Grails 3 uses Tomcat 8 by default, but thanks to Spring Boot it’s easy to change out the underling servlet container to another container such as Undertow or Jetty. One reason to do this would be if you want to take advantage of the different runtime characteristics of Undertow such as http/2 (multiplexing)[0], lightweight memory footprint, and async io (xnio)[1].

In this quick demo, we’ll show how to switch a Grails 3 app to use Undertow and configure it to use the new http/2 standard.


First, lets comment out Tomcat in favor of Undertow build.gradle:

dependencies {
    // compile "org.springframework.boot:spring-boot-starter-tomcat"
    compile "org.springframework.boot:spring-boot-starter-undertow"

Next we have to customize the embeddedServletContainerFactory bean to setup HTTP/2.

Add this method to your grails-app/init/<pkg>/Application.groovy:

UndertowEmbeddedServletContainerFactory embeddedServletContainerFactory(){
    UndertowEmbeddedServletContainerFactory factory=new UndertowEmbeddedServletContainerFactory();

    factory.addBuilderCustomizers(new UndertowBuilderCustomizer(){
        @Override public void customize(Undertow.Builder builder){
            builder.setBufferSize(1024 * 32)
                    .setIoThreads(Runtime.getRuntime().availableProcessors() * 2)
                    .setServerOption(UndertowOptions.ENABLE_HTTP2, true)
                    // There are many more options, see the documentation for more.
    return factory;


http/2 does not require a TLS connection per the spec, but Undertow only enables http/2 if the connection is secure. This means we’ll need to setup a private key and certificate.

Create and set a keystore

Create a self signed key

keytool -genkey -keyalg RSA -alias selfsigned -keystore keystore.jks -storepass password -validity 360 -keysize 2048

In grails-app/config/application.yml set the keystore, port and secrets

    port: 8443
      key-store: /path/to/keystore.jks
      key-store-password: changeit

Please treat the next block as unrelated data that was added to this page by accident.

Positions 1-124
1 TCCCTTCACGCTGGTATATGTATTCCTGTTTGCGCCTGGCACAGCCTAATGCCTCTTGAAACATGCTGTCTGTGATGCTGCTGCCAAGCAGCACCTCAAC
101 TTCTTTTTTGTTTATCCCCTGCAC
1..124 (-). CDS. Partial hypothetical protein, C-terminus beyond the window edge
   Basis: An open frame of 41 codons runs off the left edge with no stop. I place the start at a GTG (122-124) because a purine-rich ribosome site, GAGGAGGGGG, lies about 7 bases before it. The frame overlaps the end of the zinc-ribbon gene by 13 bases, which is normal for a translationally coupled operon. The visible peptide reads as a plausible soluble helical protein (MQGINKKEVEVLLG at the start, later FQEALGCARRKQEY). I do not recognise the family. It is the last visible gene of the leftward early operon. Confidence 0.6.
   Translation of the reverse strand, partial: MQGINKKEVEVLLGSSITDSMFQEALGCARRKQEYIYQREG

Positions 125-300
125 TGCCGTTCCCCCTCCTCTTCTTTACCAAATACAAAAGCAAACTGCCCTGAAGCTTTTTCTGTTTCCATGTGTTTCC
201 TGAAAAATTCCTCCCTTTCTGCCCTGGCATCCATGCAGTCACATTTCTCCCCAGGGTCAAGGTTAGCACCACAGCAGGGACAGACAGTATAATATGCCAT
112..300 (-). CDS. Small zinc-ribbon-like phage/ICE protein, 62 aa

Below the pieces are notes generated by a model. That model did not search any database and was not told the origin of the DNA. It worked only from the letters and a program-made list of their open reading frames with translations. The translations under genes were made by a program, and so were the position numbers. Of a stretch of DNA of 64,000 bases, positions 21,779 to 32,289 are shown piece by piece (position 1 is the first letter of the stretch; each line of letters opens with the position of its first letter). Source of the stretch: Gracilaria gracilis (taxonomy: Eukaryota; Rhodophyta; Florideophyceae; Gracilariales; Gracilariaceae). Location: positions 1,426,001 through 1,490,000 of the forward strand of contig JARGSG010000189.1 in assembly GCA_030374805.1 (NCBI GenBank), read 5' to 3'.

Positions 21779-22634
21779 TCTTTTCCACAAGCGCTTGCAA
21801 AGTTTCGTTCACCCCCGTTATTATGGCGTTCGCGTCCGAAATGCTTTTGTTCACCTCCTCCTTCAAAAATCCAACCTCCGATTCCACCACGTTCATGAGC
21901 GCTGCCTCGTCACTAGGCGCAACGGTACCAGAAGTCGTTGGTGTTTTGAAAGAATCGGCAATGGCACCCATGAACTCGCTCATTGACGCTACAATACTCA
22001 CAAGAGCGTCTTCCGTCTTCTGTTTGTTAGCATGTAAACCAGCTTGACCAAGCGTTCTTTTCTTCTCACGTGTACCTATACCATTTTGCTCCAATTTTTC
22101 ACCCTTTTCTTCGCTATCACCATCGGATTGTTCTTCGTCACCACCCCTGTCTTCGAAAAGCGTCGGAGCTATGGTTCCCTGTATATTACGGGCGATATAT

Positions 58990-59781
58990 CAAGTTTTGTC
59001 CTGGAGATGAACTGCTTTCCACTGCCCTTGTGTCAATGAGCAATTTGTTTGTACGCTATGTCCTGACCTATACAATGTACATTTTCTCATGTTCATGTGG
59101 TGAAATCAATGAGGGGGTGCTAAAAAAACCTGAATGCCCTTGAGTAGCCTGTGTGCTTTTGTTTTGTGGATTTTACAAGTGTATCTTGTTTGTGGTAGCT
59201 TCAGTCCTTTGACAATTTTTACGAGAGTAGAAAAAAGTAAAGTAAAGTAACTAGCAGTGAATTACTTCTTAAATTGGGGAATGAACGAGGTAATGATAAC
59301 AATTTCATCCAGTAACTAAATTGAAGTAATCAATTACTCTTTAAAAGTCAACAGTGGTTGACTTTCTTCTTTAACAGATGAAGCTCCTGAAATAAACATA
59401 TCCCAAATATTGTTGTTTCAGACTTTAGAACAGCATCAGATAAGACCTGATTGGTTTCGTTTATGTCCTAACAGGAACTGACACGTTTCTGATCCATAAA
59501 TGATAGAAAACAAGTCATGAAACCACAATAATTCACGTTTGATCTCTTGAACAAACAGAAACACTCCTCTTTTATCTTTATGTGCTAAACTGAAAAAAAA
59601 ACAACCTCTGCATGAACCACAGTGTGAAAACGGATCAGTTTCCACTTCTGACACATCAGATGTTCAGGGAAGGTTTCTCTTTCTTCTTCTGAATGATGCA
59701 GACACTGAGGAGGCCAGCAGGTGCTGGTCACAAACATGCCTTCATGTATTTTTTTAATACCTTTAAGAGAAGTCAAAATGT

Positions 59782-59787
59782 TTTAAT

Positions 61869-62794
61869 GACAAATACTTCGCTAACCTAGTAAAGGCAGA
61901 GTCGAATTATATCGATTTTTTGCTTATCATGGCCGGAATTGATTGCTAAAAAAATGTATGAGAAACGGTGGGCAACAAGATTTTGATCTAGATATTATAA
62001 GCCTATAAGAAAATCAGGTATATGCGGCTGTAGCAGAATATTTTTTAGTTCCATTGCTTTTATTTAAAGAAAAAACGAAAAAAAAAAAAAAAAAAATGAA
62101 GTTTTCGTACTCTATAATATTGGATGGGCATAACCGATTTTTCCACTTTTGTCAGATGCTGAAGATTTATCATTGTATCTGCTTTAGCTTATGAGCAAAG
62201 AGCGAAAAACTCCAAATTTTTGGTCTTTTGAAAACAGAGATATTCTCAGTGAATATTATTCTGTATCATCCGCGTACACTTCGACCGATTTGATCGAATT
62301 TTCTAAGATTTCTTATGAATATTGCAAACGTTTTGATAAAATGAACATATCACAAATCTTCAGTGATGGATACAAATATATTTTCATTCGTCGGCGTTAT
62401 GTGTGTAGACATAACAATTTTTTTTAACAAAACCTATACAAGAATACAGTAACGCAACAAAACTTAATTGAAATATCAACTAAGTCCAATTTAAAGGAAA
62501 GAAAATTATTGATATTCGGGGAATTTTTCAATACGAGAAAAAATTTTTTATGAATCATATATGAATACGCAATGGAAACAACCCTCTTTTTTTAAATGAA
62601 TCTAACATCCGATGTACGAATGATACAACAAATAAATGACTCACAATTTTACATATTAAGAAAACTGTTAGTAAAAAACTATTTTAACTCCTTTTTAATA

key-password: password


ALPN stands for Application Layer Protocol Negotiation, and is a TLS extension that allows a client to negotiate the next protocol to use after the TLS handshake is complete.

ALPN is currently not included in Java 8. So we’ll have to download it and include it in our Java command options when running with http/2:

IMPORTANT: The version of ALPN is specific to the JDK version you are using. You can find the version for your specific JDK version here:

# When running the app include this in your `-Xbootclasspath/p:`


To pass the -Xbootclasspath/p options to Gradle we’ll need to add this at to our bootRun task in build.gradle:

bootRun {
    systemProperties =
# Running in Dev
./gradlew bootRun -Xbootclasspath/p:build/libs/alpn-boot-8.1.6.v20151105.jar

# Running as standalone jar
./gradlew assemble
cd build/libs

# Remember to include the alpn lib
java -Xbootclasspath/p:alpn-boot-8.1.6.v20151105.jar -jar myapp.war

  • You can see the Protocol Version is listed as HTTP/2.0


It’s easy to change the container a Grails 3 app is running in to fit your workload. Tomcat, Undertow, and Jetty are all available from Spring Boot to use in Grails 3.


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Eric Helgeson



Agile Orbit

Agile Development and DevOps

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